Schools up and down the country have been shut down today, as a result of a one-day strike action by the National Union of Teachers (NUT). Demonstrations in all major cities brought out thousands of teachers onto the streets in protest against the Tory plans for academisation of schools and the cuts to education that have been seen as a result of austerity.
In London, over 10,000 NUT members, parents, children, and fellow trade unionists marched to Parliament. The mood was energetic, with the massive turnout surprising even the demo's organisers.
Speakers at the rally described how teachers are being forced to do more with less, as the government has “frozen” schools’ budgets. In reality this means budgets have been cut, as schools’ costs have increased.
Many spoke about how teachers - already under huge pressure - are having to cope with larger class sizes as schools attempts to balance the books. Many teachers are facing redundancies, and even whole departments, such as music and arts are facing the axe.
On top of this, the government is pushing for all schools to become academies. As well as handing control of schools over to private “trusts”, this will allow schools to abandon the national pay scale, and will therefore weaken the collective strength of the teaching unions.
All of this is another example of workers being forced to pay for a crisis of the bankers and the rich, through cuts to their services, terms and conditions, and pensions.
For the Tories, the only way out of the crisis is further privatisations and attacks. The academisation plan is just one aspect of a bigger programme that includes privatisation of the NHS, Royal Mail, and other government assets.
Today’s strike is an important stage in the fightback against this hated Tory government. As Kevin Courtney, the acting general secretary of the NUT, stressed: this day of action would likely be the first of many in the battle to defend education against austerity and attacks. It is evident from today's huge demonstrations that the mood to fight is there. Teachers everywhere are saying enough is enough.
But the teachers are not alone in this battle - junior doctors and the UCU have both taken recent strike action to defend their terms and conditions, not to mention numerous other local struggles.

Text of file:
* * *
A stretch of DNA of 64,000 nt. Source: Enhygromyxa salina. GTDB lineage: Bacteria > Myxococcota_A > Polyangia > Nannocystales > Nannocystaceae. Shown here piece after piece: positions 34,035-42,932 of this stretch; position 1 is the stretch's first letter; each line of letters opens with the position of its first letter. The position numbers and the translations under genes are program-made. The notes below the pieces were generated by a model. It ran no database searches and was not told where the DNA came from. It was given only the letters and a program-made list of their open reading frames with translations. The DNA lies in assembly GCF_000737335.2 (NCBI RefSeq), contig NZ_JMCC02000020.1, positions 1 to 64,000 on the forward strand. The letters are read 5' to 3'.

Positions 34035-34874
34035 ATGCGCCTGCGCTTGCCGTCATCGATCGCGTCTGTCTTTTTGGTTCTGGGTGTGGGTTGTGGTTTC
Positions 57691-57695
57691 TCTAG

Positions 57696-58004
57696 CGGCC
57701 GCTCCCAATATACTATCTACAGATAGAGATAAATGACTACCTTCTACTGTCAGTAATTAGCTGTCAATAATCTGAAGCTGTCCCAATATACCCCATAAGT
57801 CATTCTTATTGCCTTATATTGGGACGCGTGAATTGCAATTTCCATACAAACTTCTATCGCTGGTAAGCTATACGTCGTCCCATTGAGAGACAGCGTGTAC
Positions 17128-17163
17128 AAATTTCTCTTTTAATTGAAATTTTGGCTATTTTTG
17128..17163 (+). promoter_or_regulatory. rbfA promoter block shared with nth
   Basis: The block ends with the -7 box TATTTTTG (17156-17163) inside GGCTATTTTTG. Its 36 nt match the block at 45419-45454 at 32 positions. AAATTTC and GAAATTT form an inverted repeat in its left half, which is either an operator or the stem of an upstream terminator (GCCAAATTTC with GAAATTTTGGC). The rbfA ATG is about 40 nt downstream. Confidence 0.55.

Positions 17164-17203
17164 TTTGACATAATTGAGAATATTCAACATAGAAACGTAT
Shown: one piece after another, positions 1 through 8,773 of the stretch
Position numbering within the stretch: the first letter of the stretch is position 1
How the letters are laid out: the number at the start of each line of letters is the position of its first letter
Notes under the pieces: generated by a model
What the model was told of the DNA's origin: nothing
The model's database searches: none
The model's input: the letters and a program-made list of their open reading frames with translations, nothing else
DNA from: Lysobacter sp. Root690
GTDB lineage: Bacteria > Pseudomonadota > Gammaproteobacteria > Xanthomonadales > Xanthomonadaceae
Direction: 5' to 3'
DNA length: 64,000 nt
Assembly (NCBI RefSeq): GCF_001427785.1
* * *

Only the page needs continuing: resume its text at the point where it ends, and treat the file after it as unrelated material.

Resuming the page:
The opposition to this government is not limited to these unions alone, but exists throughout the organised working class and beyond. The TUC should fulfil its role and coordinate this opposition, by making preparations for a one-day general strike.
Mass action such as this would be enormously powerful, and would give workers everywhere the opportunity to realise their true strength. With the Tories deeply divided, such a strike could be a stepping-stone to developing a movement capable of bringing down the government. In such a situation, we must campaign for a Corbyn government to come to power, armed with a bold socialist programme.
Corbyn under attack
It is significant that Jeremy Corbyn was the first Labour Party leader in memory to address the NUT conference this year. Meanwhile, John McDonnell, the left-wing shadow chancellor, spoke to those at the NUT strike rally outside Parliament today.
Finally we have a leadership that says Labour should be an anti-austerity party, after decades of Tory-lite policies. Corbyn and McDonnell have been vocal in rejecting academisation, and have set out a vision for a “cradle-to-grave” National Education Service.
The problem is that the vast majority of the MPs are hell bent on removing Corbyn, as they wish for the party to be a safe pair of hands for big business.
With their attempted coup unravelling in the face of mass mobilisations by Corbyn’s supporters, the Blairites will likely seek to demoralise Corbyn into resigning, or stitch up a rotten deal behind the backs of Labour members.
There has therefore never been a more important time to get active in the party, so as to reclaim it for the working class. Despite Corbyn’s popularity amongst the membership, the party apparatus is still controlled by a hard-core of his enemies. The only way to overturn this is for the Left to get organised, so as to win back the party from the clutches of the Blairites.
We must fight for Labour to adopt a bold socialist programme, including nationalisation (under workers’ control) of the commanding heights of the economy, as an end to the nightmare of austerity. Only in this way could Corbyn implement his full programme.
If the right wing succeed in removing Corbyn, this will be a blow not just to teachers, but to the whole working class.
All trade unions must rise up to the occasion. This means getting stuck in and getting organised to defend Corbyn against the Blairites. It’s now time to raise the question of the NUT’s affiliation to the Labour Party, in order that the union may join the ranks of those defending Corbyn and fighting for socialism.